LS1: A special opportunity for LHCb
An unforgettable first act is drawing to an end for LHCb: incredibly productive data taking during LHC run 1, followed by a long shutdown (LS1), packed full with many tasks and at the same time ever increasing activity on the upgrade of the experiment...
LHCb operated with great success throughout LHC run 1 and has not been subject to any major intervention since its assembly in 2008. The current long shutdown offers a first opportunity for prolonged access, and hence an extensive programme of consolidation and maintenance work has been scheduled. This programme involves all general and detector related services, equipment and safety systems and requires very close collaboration between LHCb, PH support groups and the technical departments.
Figure 1: Installation of the 30 tons shielding for the LHCb muon detector where 2100 blocks were piled up in a confined space
In truth, major activities began already before the long shutdown with the consolidation of the Uninterruptable Power System (UPS). This intervention gave LHCb the possibility to introduce a much higher redundancy by redesigning the electrical distribution at all levels guaranteeing a zero down-time for a power outage of up to 20 minutes for the main online, controls and safety equipment. The success of this work was made possible thanks to the invaluable assistance of the Engineering Department.
The official LS1 started with the dismantling of the beryllium beam pipe, in order to prepare for the installation of a new third section. This intervention will allow the introduction of a new and much lighter support structure for the beam pipe, a project launched together with the Technology Department.
LHCb dipole consolidation. LHCb staff is working closely with members of the PH/DT on one clamp that holds the 25 tones coil in position. The clamp has to be open to exchange the protection between support and coil.
The removal of the beam pipe also facilitates the consolidation work required on the LHCb dipole. Here the support structures that keep the two 25 tons coils in their position have to be opened with large tooling equipment - a project that relies heavily on the expertise of the PH/DT-EO and EM2 groups.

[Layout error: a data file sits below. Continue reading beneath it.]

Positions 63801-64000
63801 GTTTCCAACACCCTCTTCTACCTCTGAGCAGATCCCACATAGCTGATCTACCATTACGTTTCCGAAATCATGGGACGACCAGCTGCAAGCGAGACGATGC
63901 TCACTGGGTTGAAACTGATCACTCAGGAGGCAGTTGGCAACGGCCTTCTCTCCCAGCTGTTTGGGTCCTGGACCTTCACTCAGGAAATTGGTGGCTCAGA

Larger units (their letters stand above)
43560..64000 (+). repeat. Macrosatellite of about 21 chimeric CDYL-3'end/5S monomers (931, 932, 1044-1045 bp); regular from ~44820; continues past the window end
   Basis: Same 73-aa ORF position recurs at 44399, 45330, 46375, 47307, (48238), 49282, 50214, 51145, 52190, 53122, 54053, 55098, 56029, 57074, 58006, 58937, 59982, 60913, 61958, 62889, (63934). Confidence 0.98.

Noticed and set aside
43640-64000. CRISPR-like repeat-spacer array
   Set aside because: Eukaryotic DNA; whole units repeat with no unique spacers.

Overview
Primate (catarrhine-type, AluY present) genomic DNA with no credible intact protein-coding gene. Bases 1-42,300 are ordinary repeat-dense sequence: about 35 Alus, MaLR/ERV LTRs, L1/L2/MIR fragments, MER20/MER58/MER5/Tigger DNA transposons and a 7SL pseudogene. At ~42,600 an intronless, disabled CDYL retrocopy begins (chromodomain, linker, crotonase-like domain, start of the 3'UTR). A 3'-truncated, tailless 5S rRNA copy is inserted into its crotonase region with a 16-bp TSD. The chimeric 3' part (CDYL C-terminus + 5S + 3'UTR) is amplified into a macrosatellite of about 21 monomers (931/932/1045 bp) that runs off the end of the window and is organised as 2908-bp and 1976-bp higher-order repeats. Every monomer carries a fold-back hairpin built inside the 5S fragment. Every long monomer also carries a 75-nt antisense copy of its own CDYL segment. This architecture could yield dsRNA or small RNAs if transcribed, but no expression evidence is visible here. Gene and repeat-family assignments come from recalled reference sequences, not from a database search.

The gas systems of all the LHC experiments require a thorough consolidation during the shutdown, and LHCb was the first experiment to be tackled by the DT gas group. This work was a challenging operation as the nominal pressure and flow through the detectors have to be guaranteed at all times.
Downstream of the experiment, just behind the last muon filter, the iron shielding has been substantially enlarged to protect the muon system from particles entering by the LHC tunnel. Access to this area is extremely restricted making the operation a demanding task. A total of 2100 blocks had to be piled up, one by one, to make up a wall of 30 tons built upon a newly installed support structure designed by the PH/DT group.
A large number of visitors have been welcomed at the experimental site over the last months. To accommodate this large and constantly increasing number of people, a new viewing platform had been designed by the PH/DT-EO group and installed by the technical coordination team. This platform is now highly appreciated by the visitors. As a result LHCb can accept even larger groups by providing an easier and faster access without mitigating safety.
Finally, more than 600 access requests to the experimental cavern have been signed in total, which corresponds to the number of tasks executed at the experimental site over the last 12 months.